From my point of view, it governs and at the same time disrupts the relationship with the world from the beginning. He is our first mirror, our first window. There is something unhealthy there, something unhealthy that we want to spread, something unhealthy in the mouth, in the veins, in the bowels, something unhealthy that we need. An essential alienation.

And one day, in fact, we named her, we learned to say “mom”. One of my college professors said something about this that had a profound effect on me: “Mom, that’s the first name we give to loss.” Ok, it’s a bit romantic to say that, but no big deal, it was a shock sentence for me (I already mentioned it in this article). From the day we called her, she was really gone. He went somewhere else. He becomes lost. Well, he used to be, but now there’s a word for it. We may even wonder if our entry into language does not also come from the fact that everything no longer falls into the beak. We need to talk to have a little for what is not, in front of me.

Sometimes, some mothers and some children, even grown up, struggle with it elsewhere. He is hostile, cold, and the warm, warm and cozy womb of the mother is more comfortable, even with his imperfections, his resentments and his regrets.

In The promise of dawn, Romain Gary describes this love, so big, so good that it is difficult to find a woman who gives him the impression of being loved. During the war, he survived by writing to his mother. Then, after a few years, he noted that the answers received were slightly inconsistent. Unimportant. Mom is there. Mom is beyond. His mother, knowing that he was doomed, wrote hundreds of letters in advance and instructed a friend to send them to her son, until the end of the war. Some would say: “this is unhealthy, it is too much, it’s weird”. Yes it’s true. But isn’t it always strange to have a mother? A mother moves, gets upset, questions, gets cold, worries, loves, leaves…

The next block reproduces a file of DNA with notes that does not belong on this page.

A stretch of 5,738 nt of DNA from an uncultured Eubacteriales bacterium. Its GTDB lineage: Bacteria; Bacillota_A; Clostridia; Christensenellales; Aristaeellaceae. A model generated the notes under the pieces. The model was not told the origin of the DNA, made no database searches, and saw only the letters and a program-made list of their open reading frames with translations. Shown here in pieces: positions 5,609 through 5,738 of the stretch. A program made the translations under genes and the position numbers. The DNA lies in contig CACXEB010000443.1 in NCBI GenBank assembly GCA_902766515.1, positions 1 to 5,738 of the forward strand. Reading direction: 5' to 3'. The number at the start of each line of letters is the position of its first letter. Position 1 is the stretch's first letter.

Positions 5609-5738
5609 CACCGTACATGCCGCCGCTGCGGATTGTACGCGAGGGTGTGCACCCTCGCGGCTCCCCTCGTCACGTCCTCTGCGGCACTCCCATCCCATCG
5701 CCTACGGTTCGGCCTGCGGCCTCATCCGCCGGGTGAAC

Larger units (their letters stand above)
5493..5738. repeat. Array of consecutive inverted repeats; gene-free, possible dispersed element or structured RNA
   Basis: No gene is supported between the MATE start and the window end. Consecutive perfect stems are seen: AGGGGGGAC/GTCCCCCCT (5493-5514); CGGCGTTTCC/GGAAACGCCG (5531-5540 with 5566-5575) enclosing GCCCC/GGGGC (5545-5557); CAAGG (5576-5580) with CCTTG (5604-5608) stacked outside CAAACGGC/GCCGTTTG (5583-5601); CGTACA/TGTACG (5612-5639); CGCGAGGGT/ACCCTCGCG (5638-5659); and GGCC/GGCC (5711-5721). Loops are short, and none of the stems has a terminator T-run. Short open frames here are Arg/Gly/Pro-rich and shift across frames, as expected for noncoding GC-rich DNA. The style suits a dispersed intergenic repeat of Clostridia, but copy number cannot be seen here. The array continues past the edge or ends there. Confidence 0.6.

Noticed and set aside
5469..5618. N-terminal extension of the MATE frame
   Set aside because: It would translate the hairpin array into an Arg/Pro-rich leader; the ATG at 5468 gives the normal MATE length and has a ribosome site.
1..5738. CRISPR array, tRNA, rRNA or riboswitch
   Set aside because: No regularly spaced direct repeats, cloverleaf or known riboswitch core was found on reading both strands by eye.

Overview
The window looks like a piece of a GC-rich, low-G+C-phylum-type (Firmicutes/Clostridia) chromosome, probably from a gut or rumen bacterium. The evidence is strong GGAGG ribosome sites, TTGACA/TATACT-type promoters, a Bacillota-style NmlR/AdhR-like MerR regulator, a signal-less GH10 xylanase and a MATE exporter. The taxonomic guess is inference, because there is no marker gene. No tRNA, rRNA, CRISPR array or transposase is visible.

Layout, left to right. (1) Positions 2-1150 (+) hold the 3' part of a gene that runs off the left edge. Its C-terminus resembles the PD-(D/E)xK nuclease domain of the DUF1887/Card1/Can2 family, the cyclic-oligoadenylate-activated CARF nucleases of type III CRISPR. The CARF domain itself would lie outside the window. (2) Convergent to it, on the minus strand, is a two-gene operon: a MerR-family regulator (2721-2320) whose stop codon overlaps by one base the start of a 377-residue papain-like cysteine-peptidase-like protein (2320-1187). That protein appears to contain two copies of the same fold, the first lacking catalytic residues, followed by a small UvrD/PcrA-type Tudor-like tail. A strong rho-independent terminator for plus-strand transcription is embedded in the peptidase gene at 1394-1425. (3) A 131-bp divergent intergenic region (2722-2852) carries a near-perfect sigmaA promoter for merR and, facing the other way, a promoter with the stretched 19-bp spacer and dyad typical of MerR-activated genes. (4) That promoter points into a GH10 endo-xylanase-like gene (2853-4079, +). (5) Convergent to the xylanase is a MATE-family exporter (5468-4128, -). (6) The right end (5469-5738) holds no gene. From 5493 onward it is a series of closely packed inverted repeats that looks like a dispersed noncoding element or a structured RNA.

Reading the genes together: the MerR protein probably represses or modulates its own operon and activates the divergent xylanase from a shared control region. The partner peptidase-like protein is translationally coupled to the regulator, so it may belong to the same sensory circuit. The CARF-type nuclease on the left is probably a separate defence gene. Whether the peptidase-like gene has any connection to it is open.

The relationship with the mother, whatever it is, with or without it, is not healthy.

When I replied to the Internet user who wondered if he had the right not to love his own mother, I read in the comments a person who rebelled: “That’s it, it’s the mothers fault again.” Yes, we cannot deny it, the poor often take it for their rank, we put all our ills on them, sometimes to the point of bad faith, sometimes unfairly, especially the nature of many of them are guilt. It answers: “It’s your fault”, “Yes I know”. It’s almost a deal on that level. Others broke the contract and responded with “shut up” instead.

The other day I was in the park with my best friend and her 2 and a half year old daughter. The little one is in an extreme stage of not at all. He pushes his mother as he pushes her. See when kids do that? Can’t get away but they reject you. It’s like “I can’t do it without you but I’ll pay you”. I think that’s what a mother is like. Someone who profits from this situation.

Some accept it with joy, others are depressed, others pull themselves together and work all the time, some don’t really question themselves and live things in sacrifice or resignation, or even in abandonment or paranoia – “this boy wants to hurt me.” Or thousands of other ways. And I believe that no matter what we do, it will always be too much or not enough.